The place on the other side Parhíkutini
Text by Priscila Vanneuville
The deepest excavation man has performed in history is 12 kilometers. If Earth’s radius is 3,500 km, geologists still have 3,488 km to go. One of the limitations to achieve the fantastic enterprise that Jules Verne imagined in Journey to the center of the Earth are the high temperatures: the planet’s center is composed of molten rock at a temperature of between 700 and 1,200 degrees Celsius and heat increases with depth. The so called magma is similar to the composition of the sun, but at a temperature 5 times lower (the sun’s surface is 5,500 C°) and continents and seas float on this liquid.
Sometimes bubbles are generated in the burning substance. These bubbles grow and, with time, increase the levels of gases and other components until they turn into a kind of pressure cooker that is likely to explode at any given moment. The explosion of these bubbles due to stored energy or tectonic movement generates a break in the earth’s crust and creates a volcano.
In 1943, in Michoacán, the inhabitants of Paricutín and San Juan Viejo Parangaricutiro witnessed the phenomenon described briefly above. Paricutín, or Parhíkutini in Purepecha, is the youngest volcano in the northern hemisphere and the only one scientists have been monitoring from its birth to its extinction.
According to Felipe, current Purepecha guide of the area, the first crack occurred in the cornfields of Dionisio Pulido, a farmer from the village of Paricutín who felt a tremor and saw how the floor opened. Dionisio didn’t imagine what he was witnessing or what would happen next: the birth of a volcano that would remain active for nine years. Some of the current inhabitants of Angahuan, the elderly, remember that period. Before the first earthquake there was a great plague of locusts that devastated the crops; they say it might have been an omen of the consecutive earthquakes that would occur weeks later. Of the two villages, Paricutín and San Juan, only the church of the latter had a priest. This priest blessed a cross that was placed in San Juan to invoke divine protection, but this provoked the displeasure from the inhabitants of Paricutín who cut the cross from which flowed blood.
“During those nine years ash fell continuously and we could hear explosions,” he tells his grandfather Felipe. And in the meantime, as the volcano grew day by day, the two villages remained buried by lava and up to two meters high in ash. Legend has it that this was the punishment their inhabitants received for “burning” the cross.
Nowadays, the area remains a source of conflict between neighboring populations and this is one reason why UNESCO has not approved the nomination of Michoacán geologists for this area to become a geopark. These conflicts are ideological and forms of exploitation of the area, but the truth is that thanks to the rooted religious beliefs, the first successful evacuation was achieved in 1994 without any human casualties. An evacuation of this magnitude can be difficult because people don’t want to leave their belongings or their properties, which is why the government relied on the Church to organize the pilgrimage of the Lord of Miracles to which all citizens attended. It is said that behind the procession, lava followed the footsteps of the pilgrims who were successfully relocated.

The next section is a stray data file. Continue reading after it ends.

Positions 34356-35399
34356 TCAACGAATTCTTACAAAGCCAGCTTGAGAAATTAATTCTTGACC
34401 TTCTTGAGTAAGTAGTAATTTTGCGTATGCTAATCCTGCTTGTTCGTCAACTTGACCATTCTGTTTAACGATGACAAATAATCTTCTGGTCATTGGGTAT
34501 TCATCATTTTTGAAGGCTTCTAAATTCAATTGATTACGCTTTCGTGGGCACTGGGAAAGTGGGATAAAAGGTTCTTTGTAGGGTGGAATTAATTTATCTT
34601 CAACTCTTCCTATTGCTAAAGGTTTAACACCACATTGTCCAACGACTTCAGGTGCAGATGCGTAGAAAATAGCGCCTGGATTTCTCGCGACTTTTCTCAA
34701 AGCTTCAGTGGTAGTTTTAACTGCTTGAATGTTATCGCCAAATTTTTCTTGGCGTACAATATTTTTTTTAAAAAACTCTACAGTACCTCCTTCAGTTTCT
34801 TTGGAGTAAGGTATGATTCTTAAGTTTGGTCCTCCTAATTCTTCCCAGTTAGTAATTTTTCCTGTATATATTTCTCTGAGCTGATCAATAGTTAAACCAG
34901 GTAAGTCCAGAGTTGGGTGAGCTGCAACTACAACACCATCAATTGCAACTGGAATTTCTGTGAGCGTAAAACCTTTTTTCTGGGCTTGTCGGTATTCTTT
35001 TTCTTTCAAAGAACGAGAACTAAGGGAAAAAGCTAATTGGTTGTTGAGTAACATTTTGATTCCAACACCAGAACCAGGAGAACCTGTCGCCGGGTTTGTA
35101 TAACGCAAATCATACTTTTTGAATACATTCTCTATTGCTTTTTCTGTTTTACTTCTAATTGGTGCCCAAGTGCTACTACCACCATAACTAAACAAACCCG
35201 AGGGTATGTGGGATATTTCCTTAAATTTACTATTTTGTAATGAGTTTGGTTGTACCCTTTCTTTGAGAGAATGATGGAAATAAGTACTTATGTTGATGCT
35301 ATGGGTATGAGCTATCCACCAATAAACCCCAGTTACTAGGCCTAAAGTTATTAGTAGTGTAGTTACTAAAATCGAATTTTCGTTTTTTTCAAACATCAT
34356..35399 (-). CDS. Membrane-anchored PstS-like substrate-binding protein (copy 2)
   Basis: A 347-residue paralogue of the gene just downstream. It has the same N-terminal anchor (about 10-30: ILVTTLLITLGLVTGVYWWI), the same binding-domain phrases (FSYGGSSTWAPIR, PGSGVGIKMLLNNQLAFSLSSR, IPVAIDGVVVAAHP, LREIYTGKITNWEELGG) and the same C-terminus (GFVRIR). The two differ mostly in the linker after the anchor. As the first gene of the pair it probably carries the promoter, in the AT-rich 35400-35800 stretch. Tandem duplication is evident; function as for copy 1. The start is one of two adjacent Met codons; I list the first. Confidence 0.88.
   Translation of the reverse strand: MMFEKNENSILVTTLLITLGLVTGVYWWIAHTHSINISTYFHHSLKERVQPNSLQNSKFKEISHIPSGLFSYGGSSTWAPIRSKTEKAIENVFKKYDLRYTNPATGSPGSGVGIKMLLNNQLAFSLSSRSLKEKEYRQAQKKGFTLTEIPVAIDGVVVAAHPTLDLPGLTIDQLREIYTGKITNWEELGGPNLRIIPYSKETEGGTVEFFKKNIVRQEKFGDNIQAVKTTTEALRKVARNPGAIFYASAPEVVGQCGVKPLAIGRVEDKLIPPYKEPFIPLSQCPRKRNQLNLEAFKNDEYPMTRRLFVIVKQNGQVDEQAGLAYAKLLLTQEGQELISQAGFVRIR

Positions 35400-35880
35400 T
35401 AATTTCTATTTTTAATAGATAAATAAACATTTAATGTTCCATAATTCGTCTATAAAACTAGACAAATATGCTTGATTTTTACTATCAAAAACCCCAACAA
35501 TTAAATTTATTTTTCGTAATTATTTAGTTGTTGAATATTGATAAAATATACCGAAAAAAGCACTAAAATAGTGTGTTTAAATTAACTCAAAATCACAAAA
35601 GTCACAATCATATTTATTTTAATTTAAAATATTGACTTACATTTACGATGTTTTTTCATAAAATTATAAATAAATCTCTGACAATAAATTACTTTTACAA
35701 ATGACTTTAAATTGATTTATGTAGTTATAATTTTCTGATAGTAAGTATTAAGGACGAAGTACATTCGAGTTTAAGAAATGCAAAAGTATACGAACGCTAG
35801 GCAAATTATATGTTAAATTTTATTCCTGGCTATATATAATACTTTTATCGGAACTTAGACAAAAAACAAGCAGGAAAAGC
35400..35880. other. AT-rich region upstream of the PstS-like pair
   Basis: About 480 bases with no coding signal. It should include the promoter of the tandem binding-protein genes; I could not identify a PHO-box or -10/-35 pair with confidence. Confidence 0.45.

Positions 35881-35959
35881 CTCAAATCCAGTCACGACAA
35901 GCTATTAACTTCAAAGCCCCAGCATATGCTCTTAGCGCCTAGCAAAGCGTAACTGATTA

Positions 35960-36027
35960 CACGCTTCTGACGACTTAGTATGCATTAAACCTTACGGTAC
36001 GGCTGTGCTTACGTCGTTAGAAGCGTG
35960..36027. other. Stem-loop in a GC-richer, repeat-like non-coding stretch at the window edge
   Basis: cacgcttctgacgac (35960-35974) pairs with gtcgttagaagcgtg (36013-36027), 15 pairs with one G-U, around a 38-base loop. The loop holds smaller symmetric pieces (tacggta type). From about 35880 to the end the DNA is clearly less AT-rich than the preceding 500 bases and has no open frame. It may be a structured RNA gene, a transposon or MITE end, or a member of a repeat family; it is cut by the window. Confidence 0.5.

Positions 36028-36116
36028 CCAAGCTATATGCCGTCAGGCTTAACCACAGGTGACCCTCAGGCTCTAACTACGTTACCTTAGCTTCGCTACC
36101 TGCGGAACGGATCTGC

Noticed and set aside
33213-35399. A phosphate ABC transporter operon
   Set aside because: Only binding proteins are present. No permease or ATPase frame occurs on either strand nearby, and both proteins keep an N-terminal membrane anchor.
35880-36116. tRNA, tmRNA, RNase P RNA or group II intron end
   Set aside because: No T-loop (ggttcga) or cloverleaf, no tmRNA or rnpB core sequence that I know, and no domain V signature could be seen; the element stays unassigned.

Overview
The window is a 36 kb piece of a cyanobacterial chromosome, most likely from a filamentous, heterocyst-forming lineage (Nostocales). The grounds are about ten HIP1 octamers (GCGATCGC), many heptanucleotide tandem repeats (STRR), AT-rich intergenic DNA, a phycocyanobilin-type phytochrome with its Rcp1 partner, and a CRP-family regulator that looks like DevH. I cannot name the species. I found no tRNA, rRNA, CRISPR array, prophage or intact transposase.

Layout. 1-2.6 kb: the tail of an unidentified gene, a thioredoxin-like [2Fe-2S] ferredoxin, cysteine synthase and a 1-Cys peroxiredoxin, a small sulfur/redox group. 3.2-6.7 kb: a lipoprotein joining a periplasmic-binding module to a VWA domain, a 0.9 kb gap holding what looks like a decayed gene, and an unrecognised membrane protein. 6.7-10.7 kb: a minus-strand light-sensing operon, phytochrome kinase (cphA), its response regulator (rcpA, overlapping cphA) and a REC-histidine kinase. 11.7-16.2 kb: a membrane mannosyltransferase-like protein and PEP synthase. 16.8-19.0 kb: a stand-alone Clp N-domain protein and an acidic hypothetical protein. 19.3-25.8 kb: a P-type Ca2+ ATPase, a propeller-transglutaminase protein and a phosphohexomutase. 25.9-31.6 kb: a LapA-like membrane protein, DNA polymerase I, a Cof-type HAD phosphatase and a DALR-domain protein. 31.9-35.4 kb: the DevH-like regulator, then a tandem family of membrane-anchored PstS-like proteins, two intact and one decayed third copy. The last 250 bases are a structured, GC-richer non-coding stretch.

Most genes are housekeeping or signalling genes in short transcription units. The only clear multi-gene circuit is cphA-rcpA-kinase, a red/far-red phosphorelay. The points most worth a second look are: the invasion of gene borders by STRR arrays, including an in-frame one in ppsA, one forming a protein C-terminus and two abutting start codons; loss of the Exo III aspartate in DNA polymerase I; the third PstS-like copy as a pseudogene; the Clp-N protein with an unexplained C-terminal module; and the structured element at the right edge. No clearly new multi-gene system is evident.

The village of Paricutín remained engulfed by volcanic rock., today, Only traces of streets covered by ash and the leftover walls of some buildings remain today in San Juan Viejo.
Mysteries remain unsolved on this land that fascinated Dr. Atl, who witnessed the birth of the volcano and abandoned his artistic activities in the Mexico City to study it. Victor Hugo Garduño, a volcanologist from Michoacán, told us, for example, of a research carried out on mineral lava from Paricutín, because they feature a very peculiar magnetic anomaly: if you bring a compass to certain areas of the eruption, the needle does not indicate North, it only moves incessantly.
Another mystery is the persistence of the altar of the church of the Lord of Miracles in San Juan Viejo after nine years of volcanic activity. The scientific explanation of this event comes from the observation that the lava moved in a perfectly parallel to the solid wall and bell towers. But on the other hand, the Purepecha people will always believe that a miracle occurred there. The altar of the sanctuary, although inaccessible because of volcanic rock, is continually visited by the inhabitants to leave their offerings and prayers to Christ.
The last eruption of Paricutín before its extinction occurred in 1952.